Ecma, the vendor-driven standards body that used to be the European Computer Manufacturers Association, has rubber-stamped Microsoft’s next-generation document file formats, called Office Open XML. Ecma’s vote places Office Open XML onto the fast track toward ISO recognition.

I haven’t delved into the 6,039-page specification itself, so I can’t comment on the technical quality of the Office Open XML spec. However, I am troubled about the licensing issue, and of course the competitive aspects of turning one company’s impossible-to-implement spec into an industry standard. (You can download the spec, now called Ecma-376, as a 47MB PDF document.)

Office Open XML is a Microsoft format. Microsoft has not surrendered its intellectual property, but has instead issued what it calls a “Covenant Not To Sue.”

An agreement by a company not to sue people over its patents shouldn’t be the basis of an industry standard, ticularly one with there’s the potential for lock-in or other shenanigans. If it were truly interested in standard, it would have released the intellectual property in the specification into the public domain, vs. kept it as part of its IP pool.

You can look at this in one of two ways: Either Microsoft believe that Office Open XML will secure its Office monopoly, or Microsoft believes that Office Open XML is a threat to that monopoly. It’s unlikely that Microsoft would have submitted specifications that would be a threat to its monopoly. So, therefore…

The real goal of Office Open XML is to give Office an imprimatur that it requires for meeting some governmental contract guidelines: that file formats be non-proprietary. Those regulations, widely supported by everyone but Microsoft, are driving governments to use products that support the OASIS Open Document Format for Office Applications, ISO/IEC 26300:2006, also known as OpenDocument or ODF.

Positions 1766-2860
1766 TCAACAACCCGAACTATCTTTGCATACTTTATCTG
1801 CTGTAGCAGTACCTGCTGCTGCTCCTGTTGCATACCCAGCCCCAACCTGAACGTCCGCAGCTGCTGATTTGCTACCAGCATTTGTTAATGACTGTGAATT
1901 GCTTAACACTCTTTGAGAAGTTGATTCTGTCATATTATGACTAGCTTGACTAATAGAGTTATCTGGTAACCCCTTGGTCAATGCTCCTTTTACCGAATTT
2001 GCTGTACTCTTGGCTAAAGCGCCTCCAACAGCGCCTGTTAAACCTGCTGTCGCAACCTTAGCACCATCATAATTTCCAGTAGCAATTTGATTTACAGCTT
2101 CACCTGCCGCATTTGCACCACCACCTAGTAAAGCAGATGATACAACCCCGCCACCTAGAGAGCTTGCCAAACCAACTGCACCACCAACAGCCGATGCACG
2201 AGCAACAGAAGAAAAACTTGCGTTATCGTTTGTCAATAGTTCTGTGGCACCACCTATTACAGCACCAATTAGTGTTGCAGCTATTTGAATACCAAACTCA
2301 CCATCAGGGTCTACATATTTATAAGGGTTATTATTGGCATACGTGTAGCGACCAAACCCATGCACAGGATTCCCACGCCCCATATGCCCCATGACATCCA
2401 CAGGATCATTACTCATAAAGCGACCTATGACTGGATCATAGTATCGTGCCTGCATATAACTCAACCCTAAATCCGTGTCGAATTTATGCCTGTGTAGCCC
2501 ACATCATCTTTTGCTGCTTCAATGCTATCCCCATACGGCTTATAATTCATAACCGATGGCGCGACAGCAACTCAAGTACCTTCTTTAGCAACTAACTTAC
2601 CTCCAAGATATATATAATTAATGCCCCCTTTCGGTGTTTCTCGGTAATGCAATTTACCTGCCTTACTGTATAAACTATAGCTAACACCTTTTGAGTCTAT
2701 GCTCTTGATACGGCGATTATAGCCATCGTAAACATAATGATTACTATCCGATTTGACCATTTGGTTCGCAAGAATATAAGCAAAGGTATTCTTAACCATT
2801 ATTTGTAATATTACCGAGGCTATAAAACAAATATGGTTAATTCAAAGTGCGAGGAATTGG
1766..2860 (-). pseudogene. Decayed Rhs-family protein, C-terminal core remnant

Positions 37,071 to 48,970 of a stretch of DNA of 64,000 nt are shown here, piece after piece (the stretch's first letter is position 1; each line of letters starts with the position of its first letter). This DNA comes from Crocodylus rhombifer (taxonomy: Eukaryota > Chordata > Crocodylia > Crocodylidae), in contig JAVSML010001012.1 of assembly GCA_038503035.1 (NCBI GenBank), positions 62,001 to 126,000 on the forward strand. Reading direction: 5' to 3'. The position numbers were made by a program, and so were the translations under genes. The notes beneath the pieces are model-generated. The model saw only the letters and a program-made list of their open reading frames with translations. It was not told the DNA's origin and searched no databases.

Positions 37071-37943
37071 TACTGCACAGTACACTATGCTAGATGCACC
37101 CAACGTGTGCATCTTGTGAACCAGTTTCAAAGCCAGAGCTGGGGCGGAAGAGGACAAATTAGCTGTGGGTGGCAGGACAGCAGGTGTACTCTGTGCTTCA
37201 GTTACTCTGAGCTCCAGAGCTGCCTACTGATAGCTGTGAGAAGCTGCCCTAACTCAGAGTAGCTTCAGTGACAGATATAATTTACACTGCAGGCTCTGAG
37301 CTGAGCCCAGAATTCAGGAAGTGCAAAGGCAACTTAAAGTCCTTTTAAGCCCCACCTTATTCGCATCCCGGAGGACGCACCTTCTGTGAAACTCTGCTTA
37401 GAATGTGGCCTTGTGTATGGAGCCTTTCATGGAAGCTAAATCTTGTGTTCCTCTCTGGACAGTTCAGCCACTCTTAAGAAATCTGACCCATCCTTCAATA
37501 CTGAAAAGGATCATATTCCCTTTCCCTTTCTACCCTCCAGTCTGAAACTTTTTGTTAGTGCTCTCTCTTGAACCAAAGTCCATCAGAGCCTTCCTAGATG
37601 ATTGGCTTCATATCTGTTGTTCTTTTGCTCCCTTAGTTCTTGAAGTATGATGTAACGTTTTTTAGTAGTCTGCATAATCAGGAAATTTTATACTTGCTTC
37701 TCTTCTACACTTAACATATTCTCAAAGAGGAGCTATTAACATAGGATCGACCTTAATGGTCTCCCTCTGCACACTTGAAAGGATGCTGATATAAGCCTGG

Microsoft could adopt OpenDocument, but then it would lose control over the file format – the key weapon used ensure customer lock-in. Therefore, Microsoft proposed its own competing XML-based file format, Office Open XML, based on the XML schemas that it was already using to successfully lock competitors out of Office, and of course made sure that the specification would be impossible to implement by anyone who didn’t already have the Office source code. 6,039 pages!

Thanks to Ecma (and soon, the ISO, one presumes), Office Open XML will be a de jure standard, and Microsoft will be able to go back after the government business that it’s losing to OpenDocument-based tools. Because it is unlikely that anyone but Microsoft will ever be able to fully implement Office Open XML in a 100% compatible fashion, lock-in will retained.

It’s realistic to expect that competitors will only be able to implement subsets of Office Open XML — and customers will measure competitor’s implementations against their compatibility with Microsoft’s implementation. In fact, I wouldn’t be surprised if Microsoft tries to get future government bids written to require 100% implementation of Office Open XML.

They shoot, they score.

(The Wikipedia offers a technical comparison of Office Open XML and OpenDocument. I can’t vouch for its accuracy.)

Microsoft’s Brian Johnson blogs about his company’s joyous reaction to Ecma’s approval of Office Open XML. IBM’s Bob Sutor, who has led the opposition to Office Open XML, offers his own commentary, and IBM’s Rob Weir explains why IBM was the only company to vote against approval of Office Open XML.

Z Trek Copyright (c) Alan Zeichick